Urban Meyer, who led Florida to two national titles and Ohio State to one championship, insists he has retired from coaching. Of course, he has said that before, stepping away and taking a TV analyst job until he was lured back to the sidelines.
“I did, but I was younger and I knew rather quickly I was going to go back,” said Meyer, now 55. “I really believe I’m done coaching.”
But out of habit, he adopted a coach’s perspective to describe how he and his castmates on Fox’s new Saturday morning college football show “Big Noon Kickoff” will showcase their knowledge and establish an identity without becoming a clone of ESPN’s respected “College GameDay.”
Meyer will work with former Notre Dame quarterback Brady Quinn and former USC standouts Reggie Bush and Matt Leinart, with Rob Stone as host. The show will debut on Saturday from the Fox studios in Los Angeles.
“That’s no different than taking over a program where maybe there was another dominant team in the conference and you have to go beat them,” Meyer said. “How do you do that? First of all, you respect them. You learn from them. And that’s why we have producers and directors and we all try to work together and try to do the best we can.
“I think they’ve done a great job putting extremely relevant people on the show. We’re talking about two Heisman Trophy winners, a Notre Dame star, and a coach, and I think that’s really intriguing how they put that together.”
The group is a dream team for executive producer Brad Zager. “We want to be a college football show for everybody,” he said, “and with Urban’s background in the SEC and the Big Ten, Brady at Notre Dame, Matt and Reggie in the Pac-12 and Reggie’s experience in New Orleans [with the Saints], we’ve got it covered.”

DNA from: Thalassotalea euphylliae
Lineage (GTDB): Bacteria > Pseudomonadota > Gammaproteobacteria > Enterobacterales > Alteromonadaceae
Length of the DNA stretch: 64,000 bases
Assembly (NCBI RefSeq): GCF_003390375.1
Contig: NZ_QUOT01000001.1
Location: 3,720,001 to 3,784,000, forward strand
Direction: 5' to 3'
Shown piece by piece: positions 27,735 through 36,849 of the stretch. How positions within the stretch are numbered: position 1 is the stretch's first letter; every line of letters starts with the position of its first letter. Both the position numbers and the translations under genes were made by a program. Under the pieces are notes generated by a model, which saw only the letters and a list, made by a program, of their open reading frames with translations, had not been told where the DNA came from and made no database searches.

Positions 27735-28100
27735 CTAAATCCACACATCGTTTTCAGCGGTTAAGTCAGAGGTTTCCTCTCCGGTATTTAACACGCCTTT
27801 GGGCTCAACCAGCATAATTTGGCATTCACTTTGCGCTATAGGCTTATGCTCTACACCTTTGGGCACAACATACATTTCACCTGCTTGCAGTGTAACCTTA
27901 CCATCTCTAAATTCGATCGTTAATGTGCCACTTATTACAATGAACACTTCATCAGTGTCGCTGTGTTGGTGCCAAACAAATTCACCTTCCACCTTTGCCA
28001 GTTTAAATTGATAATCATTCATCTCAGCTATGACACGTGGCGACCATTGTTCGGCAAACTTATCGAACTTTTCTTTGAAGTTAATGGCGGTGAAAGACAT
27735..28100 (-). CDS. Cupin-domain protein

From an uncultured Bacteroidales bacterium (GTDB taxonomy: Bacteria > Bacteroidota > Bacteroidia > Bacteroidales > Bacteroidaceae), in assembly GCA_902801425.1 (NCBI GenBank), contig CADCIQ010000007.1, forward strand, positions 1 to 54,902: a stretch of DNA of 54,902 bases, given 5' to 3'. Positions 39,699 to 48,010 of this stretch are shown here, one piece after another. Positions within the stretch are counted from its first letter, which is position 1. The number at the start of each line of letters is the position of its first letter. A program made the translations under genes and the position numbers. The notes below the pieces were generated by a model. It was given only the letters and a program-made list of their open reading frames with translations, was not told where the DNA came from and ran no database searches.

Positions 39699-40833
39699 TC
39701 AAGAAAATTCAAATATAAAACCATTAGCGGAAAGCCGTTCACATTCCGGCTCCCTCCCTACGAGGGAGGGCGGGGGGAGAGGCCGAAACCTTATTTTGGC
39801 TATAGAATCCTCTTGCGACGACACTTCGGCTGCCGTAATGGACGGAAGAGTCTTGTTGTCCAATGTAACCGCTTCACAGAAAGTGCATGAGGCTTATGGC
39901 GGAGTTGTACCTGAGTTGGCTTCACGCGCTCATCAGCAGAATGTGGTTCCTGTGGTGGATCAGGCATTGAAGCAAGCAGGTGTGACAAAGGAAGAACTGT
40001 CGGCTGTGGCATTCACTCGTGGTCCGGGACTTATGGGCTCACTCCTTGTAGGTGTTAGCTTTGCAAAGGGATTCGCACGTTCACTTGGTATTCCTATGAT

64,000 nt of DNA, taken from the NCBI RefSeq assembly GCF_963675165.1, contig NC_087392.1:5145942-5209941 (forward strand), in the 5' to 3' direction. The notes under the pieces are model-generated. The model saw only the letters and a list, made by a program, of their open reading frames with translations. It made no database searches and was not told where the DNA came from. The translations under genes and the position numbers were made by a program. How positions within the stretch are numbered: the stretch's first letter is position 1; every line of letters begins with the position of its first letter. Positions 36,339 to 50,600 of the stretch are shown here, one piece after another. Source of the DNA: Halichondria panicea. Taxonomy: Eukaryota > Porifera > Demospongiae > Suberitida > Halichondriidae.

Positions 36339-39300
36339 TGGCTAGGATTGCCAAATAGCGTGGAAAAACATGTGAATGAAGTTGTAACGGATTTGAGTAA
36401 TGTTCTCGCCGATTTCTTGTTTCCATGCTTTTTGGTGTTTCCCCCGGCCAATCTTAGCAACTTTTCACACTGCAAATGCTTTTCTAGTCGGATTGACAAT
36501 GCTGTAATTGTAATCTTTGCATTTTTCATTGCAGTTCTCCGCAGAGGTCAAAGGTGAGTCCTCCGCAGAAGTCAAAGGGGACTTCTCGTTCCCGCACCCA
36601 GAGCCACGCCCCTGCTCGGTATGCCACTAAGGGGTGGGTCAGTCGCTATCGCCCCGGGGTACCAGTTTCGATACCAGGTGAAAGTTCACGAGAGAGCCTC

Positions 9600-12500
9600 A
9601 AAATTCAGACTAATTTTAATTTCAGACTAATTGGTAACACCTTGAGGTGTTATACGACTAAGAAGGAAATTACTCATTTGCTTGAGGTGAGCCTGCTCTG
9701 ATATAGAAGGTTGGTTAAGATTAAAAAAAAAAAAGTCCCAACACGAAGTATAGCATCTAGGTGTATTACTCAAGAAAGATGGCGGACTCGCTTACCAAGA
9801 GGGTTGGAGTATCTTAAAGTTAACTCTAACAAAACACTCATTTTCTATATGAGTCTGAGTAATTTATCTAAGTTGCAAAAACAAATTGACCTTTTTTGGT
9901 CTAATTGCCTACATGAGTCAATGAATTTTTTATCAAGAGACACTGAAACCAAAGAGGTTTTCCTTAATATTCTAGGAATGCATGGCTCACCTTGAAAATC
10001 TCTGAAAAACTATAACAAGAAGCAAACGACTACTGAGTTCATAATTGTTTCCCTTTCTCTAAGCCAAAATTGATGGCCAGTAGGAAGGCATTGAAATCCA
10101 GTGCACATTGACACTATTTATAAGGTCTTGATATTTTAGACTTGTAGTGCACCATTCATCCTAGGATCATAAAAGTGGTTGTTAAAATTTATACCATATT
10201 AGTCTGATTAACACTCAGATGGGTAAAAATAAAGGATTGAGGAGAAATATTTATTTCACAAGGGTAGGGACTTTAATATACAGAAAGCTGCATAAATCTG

They knew each other before they were brought together, which should accelerate their familiarity and, ideally, leave viewers feeling they’re eavesdropping on a bunch of friends and being educated without being lectured.
“Me, I’m probably the one that links with every single person,” Quinn said. “Coach Meyer was at Bowling Green when I was in high school, so he tried to recruit me a little bit then and I tried to recruit him to come to Notre Dame when he was at Utah and we had a coaching vacancy. We’ve kept in touch. Matt, Reggie and I played against one another, and Matt and I have been transitioning here to Fox, so we’ve continued to keep in touch.”
Working in a studio environment was an adjustment for Meyer, who said an early critique reminded him to maintain his energy. “It’s not hard to keep energy up in a 100,000-seat stadium. The studio is much different. There’s zero energy there,” he said. “So we have to create our own.”
Quickly creating a distinct and likable identity is crucial to drawing and keeping viewers. This group can rely on its exceptional resumes, even subtracting the Heisman Trophy that Bush gave back after the NCAA imposed heavy sanctions against USC because of improper benefits received by Bush and basketball player O.J. Mayo. The challenge is to be entertaining while they share their knowledge. It’s not easy.